Building on diabolical strength
By MARION RENAULT • Associated Press
“This beetle is super tough,” said Purdue University civil engineer Pablo Zavattieri.
The seemingly indestructible insect — aptly named diabolical ironclad beetle — owes its might to an unusual armor that is layered and pieced together like a jigsaw, said the study by Zavattieri and his colleagues published in Nature. And its design, they say, could help inspire more durable structures and vehicles.
The inch-long species, which can be found in Southern California’s woodlands, can withstand compression of about 39,000 times its own weight. For a 200-pound man, that would be like surviving a 7.8-million-pound crush.
Researchers then used electron microscopes and CT scans to examine the beetle’s exoskeleton. As is often the case for flightless beetles, the species’ elytra — a protective case that normally sheaths wings — had strengthened and toughened over time. Up close, scientists realized this cover also benefited from special, jigsaw-like bindings and a layered architecture.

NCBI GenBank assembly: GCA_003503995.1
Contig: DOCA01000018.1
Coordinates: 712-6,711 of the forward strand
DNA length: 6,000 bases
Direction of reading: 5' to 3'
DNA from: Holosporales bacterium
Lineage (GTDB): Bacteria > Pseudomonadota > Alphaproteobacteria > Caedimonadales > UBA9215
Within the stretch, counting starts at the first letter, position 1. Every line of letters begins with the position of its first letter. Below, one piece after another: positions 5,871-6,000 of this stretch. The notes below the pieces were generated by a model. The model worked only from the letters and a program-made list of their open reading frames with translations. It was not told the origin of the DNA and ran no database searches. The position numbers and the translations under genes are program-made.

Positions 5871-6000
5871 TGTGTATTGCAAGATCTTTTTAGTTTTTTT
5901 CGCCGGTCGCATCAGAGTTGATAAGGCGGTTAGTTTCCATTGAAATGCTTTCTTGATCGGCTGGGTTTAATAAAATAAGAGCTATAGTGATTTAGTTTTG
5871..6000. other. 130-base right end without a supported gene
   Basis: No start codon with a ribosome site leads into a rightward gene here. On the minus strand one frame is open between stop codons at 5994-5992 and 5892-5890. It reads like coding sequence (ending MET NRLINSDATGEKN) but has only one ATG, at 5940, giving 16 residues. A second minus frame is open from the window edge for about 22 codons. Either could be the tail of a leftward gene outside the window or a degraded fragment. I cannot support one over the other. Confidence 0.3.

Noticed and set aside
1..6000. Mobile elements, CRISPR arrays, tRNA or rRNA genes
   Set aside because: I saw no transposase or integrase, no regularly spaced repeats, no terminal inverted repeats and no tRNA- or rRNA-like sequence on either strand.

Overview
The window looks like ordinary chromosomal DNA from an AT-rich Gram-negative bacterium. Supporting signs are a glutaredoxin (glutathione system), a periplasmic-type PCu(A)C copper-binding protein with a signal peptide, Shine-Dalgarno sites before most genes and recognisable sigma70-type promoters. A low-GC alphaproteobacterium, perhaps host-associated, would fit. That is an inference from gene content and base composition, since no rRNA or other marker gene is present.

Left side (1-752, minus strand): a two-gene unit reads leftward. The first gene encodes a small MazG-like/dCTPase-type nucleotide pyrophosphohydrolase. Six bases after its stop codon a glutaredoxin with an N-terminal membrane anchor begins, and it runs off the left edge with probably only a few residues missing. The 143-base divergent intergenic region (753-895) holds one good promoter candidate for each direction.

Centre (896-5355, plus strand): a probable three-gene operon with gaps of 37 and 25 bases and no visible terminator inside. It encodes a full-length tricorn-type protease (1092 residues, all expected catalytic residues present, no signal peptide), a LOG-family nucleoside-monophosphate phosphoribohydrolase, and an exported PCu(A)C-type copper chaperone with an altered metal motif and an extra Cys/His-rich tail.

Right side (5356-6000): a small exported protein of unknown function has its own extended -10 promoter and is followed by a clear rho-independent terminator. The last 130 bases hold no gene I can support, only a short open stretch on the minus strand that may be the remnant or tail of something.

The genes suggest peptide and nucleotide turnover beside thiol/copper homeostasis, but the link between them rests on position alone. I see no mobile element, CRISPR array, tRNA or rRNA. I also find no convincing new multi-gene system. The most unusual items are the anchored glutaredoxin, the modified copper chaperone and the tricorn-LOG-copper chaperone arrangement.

When compressed, they found the structure fractured slowly instead of snapping all at once. “When you pull them apart,” Zavattieri said, “it doesn’t break catastrophically. It just deforms a little bit.”
Because the beetle-inspired design fractures in a gradual and predictable way, cracks could be more reliably inspected for safety, said Po-Yu Chen, an engineer at Taiwan’s National Tsing Hua University.
The study is part of an $8 million project funded by the U.S. Air Force to explore how the biology of creatures such as mantis shrimp and bighorn sheep could help develop impact-resistant materials. It is the latest effort to borrow from the natural world to solve human problems, said Brown University evolutionary biologist Colin Donihue. Velcro, for example, was inspired by the hook-like structure of plant burrs. Artificial adhesives took a page from super-clingy gecko feet.
Donihue said endless other traits found in nature could offer insight: “These are adaptations that have evolved over millennia.”